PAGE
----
What is the conflict in James Baldwin's story "Sonny's Blues" that troubles a major character?

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There are a lot of conflicts at work in "Sonny's Blues ." The overarching conflict in the story is that between black existence and white society, and this has strongly influenced how the narrator views the world. He describes the struggle of growing up in Harlem, where many succumb...

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There are a lot of conflicts at work in "Sonny's Blues." The overarching conflict in the story is that between black existence and white society, and this has strongly influenced how the narrator views the world. He describes the struggle of growing up in Harlem, where many succumb to drug use, and many never escape. He has dedicated himself to teaching because he believes this is the only way to overcome the difficulty of being black in the sort of white world where a black man can be murdered with few repercussions. The speaker describes how badly affected his father was by his brother's murder, and this has reverberated down to the narrator as well.
The conflict between the narrator and Sonny, then, derives from the fact that they negotiate their black existences very differently. Sonny has chosen to devote himself to music, which the narrator does not understand. He is also critical of Sonny's drug use, which he thinks is symptomatic of the people he associates with in the music world. He doesn't understand why Sonny needs music or what it means to him. It is Sonny's way of improving himself, but also of protesting against the way the world views him. The music he creates is an expression of black excellence, which the narrator slowly realizes.
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The primary conflict in "Sonny's Blues" is the interpersonal one between the narrator and his brother, Sonny—specifically over the choices Sonny has made. The narrator is keenly aware that those who have grown up black on the "killing streets" of Harlem are people with the odds already stacked against them. He recalls a story his mother once told him, about how his uncle had been murdered years before by white men, and has internalized the fact that the world does not respect him as a black person. He has therefore tried to improve his own lot, and that of the youth in the community, through education. Sonny, however, has not done this. On the contrary, he has decided to be a musician, and he is also a heroin addict. To the narrator, music and heroin are two parts of the same problem. He sees them both as being unworthy of his brother and does not understand why music is necessary for Sonny to really "live."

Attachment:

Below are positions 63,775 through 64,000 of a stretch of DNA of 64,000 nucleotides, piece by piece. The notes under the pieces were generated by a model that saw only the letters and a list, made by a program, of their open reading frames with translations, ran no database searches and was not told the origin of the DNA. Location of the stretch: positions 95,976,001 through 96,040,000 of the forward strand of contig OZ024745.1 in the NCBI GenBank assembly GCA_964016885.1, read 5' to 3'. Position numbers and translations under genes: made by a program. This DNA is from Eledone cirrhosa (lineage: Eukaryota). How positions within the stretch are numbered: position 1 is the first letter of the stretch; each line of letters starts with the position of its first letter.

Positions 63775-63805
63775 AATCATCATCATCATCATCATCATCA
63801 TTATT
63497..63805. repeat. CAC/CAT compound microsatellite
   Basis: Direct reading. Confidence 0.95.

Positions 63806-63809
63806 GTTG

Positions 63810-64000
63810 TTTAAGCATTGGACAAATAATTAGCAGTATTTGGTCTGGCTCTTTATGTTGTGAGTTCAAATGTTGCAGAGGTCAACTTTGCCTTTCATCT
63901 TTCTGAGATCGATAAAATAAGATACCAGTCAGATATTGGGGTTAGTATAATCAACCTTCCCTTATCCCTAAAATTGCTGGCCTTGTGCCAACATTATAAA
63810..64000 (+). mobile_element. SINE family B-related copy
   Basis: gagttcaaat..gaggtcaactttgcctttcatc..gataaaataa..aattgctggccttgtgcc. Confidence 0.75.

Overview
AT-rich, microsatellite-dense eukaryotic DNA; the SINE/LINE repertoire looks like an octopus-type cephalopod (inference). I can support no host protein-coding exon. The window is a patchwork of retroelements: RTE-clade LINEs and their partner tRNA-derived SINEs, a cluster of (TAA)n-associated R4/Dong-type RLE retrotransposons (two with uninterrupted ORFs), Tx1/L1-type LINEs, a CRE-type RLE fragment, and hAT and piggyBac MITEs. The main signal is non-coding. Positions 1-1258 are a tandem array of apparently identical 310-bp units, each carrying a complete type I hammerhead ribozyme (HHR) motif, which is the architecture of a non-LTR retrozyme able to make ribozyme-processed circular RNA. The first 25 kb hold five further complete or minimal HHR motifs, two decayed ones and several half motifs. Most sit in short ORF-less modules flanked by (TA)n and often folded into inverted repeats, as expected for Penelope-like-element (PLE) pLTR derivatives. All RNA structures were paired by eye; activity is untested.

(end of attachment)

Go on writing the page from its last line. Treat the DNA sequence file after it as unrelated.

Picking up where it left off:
At the end of the story, we see this conflict at least partially resolved when the narrator sees the importance of music, not only to Sonny, but as an expression of hope and joy for black people who are otherwise repressed by the society in which they live.

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One conflict in the story that troubles the unnamed narrator, who is Sonny's brother, is how Sonny wound up arrested for selling and using heroin. The narrator recalls Sonny as a promising and bright youth, and he tries to understand how Sonny went wrong since that time. The narrator, who is 7 years older than Sonny, has struggled to maintain a connection to his brother even as his own life presented sorrows and struggles, such as the death of his young daughter.